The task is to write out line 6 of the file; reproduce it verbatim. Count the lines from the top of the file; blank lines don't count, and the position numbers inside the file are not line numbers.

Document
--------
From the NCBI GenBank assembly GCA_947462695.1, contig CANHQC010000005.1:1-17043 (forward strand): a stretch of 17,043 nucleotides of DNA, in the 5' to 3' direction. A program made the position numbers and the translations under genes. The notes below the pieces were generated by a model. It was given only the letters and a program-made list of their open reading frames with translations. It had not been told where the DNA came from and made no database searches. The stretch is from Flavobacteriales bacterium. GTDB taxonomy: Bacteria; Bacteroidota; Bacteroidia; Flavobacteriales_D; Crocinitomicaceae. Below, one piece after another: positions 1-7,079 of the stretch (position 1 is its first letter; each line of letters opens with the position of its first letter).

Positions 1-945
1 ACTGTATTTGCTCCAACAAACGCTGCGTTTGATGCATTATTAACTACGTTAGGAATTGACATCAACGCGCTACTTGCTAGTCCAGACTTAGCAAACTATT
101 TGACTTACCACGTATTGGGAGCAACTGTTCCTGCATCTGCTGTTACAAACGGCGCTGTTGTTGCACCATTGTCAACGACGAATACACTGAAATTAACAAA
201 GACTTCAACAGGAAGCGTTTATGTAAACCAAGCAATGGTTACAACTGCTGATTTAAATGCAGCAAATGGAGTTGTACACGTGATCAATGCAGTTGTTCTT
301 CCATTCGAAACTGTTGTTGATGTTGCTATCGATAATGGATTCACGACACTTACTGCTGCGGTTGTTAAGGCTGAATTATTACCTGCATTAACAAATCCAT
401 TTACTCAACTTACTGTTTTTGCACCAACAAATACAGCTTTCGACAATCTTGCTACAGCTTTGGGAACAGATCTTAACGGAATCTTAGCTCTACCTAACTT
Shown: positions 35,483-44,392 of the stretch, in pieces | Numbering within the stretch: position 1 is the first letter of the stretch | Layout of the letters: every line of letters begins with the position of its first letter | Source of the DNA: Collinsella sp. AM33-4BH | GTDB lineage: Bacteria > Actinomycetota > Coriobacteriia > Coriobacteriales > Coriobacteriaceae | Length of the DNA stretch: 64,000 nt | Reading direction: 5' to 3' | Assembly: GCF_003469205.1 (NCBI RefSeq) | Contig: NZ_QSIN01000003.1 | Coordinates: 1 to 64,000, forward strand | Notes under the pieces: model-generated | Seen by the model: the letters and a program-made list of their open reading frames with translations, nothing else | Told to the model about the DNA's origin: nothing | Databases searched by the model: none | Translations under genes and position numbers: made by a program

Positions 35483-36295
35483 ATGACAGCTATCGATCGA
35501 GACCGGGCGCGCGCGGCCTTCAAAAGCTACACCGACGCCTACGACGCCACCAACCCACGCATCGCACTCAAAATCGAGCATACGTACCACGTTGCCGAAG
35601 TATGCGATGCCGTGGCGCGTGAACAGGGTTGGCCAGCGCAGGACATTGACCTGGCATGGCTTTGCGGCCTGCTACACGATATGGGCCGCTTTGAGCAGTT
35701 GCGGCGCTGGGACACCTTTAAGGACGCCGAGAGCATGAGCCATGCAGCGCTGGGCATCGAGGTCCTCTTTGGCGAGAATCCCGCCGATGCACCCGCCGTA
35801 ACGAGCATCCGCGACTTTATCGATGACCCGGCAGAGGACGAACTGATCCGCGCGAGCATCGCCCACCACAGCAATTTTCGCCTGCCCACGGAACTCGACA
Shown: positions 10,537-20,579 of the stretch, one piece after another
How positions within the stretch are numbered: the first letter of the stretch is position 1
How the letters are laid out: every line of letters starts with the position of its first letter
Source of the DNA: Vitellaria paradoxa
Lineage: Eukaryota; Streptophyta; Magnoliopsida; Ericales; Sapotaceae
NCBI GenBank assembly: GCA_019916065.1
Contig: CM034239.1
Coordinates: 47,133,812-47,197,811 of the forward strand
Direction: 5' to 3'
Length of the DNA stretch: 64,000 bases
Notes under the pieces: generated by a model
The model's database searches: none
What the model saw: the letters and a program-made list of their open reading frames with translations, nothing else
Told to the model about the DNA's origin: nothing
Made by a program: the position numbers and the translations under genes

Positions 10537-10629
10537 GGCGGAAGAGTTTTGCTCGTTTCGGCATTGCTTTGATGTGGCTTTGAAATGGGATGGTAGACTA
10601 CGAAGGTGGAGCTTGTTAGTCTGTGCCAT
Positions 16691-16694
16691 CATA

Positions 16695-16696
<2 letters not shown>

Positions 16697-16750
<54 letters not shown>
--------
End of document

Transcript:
301 CCATTCGAAACTGTTGTTGATGTTGCTATCGATAATGGATTCACGACACTTACTGCTGCGGTTGTTAAGGCTGAATTATTACCTGCATTAACAAATCCAT